Sanderson was also on the Feb. 14 NHL Draft Class podcast and talked about his decision to leave his home in Montana to come to Plymouth, Mich.
"The WHL is very heavy out there in western Canada so it was definitely in the back of my mind when I was younger, I really wanted to go but my dad said just wait a bit longer and see what other options we have," Sanderson said. "My parents always wanted me to go to college so college hockey was in the back of my mind when I was younger, too. But then, I think it was after I committed to North Dakota, I don't know if that was my ninth-grade year, I got, I don't know if it was an email or something, to come visit the program, the NTDP, and then a couple months later, there was a tryout.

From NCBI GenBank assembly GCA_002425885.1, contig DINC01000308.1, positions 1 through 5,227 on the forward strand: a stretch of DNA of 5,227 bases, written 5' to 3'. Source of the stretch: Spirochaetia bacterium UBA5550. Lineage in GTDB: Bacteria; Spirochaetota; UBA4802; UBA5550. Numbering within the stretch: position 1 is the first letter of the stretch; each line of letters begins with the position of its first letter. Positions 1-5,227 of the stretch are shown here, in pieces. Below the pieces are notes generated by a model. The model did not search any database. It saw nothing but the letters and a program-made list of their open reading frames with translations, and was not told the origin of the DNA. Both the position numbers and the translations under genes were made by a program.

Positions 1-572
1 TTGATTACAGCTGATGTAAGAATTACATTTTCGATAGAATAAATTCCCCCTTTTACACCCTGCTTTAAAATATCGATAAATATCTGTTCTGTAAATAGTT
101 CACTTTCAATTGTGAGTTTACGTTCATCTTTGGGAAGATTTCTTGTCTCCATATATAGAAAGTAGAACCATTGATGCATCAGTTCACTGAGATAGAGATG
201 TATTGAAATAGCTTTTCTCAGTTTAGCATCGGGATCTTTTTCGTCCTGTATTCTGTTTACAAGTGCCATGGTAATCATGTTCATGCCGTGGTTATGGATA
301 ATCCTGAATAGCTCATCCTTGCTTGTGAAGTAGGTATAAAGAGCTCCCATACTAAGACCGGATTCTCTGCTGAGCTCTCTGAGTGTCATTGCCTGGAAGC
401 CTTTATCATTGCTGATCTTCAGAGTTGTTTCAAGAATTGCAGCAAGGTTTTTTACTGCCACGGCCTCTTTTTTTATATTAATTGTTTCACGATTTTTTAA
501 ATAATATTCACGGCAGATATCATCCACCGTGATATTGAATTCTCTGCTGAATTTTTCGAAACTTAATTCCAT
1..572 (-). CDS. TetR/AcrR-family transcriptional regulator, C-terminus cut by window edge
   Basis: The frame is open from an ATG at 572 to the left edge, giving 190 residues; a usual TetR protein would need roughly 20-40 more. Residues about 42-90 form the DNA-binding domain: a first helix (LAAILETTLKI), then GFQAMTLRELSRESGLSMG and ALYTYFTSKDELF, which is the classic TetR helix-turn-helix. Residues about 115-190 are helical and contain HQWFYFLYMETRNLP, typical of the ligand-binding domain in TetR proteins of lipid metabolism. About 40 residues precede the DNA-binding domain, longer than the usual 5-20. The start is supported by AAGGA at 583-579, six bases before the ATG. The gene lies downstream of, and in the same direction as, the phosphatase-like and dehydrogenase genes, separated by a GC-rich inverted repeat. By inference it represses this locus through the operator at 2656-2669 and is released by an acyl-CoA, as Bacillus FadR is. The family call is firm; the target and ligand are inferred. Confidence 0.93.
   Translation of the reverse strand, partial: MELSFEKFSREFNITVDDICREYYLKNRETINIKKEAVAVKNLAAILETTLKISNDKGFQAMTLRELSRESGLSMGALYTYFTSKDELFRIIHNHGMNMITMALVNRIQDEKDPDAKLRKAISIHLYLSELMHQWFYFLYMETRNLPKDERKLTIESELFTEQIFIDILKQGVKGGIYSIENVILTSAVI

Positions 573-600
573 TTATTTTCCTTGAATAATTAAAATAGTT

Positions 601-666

"So I was kind of blindsided at the tryout, I wasn't really sure what to expect but this program is second to none, just the professionalism and stuff, the coaching, and all the facilities we have to get to the next level."
In 47 games this season with the U18 team, Sanderson had 29 points (7-22-29), most among the team's defensemen, which included an assist in each of his last three games.
In his first year, with the U17 team, Sanderson had 24 points (4-20-24) in 44 games.
The main difference from his first to his second year was Sanderson went from being minus-20 to plus-13.
"I guess probably just maturity," Sanderson said. "Last year we were playing in the USHL and our team kind of struggled a bit last year, we had to face a lot of adversity. So I guess you could say I was on for a lot of goals last year but I think this year, our whole team has grown, that's kind of helped my stats and everybody else's stats."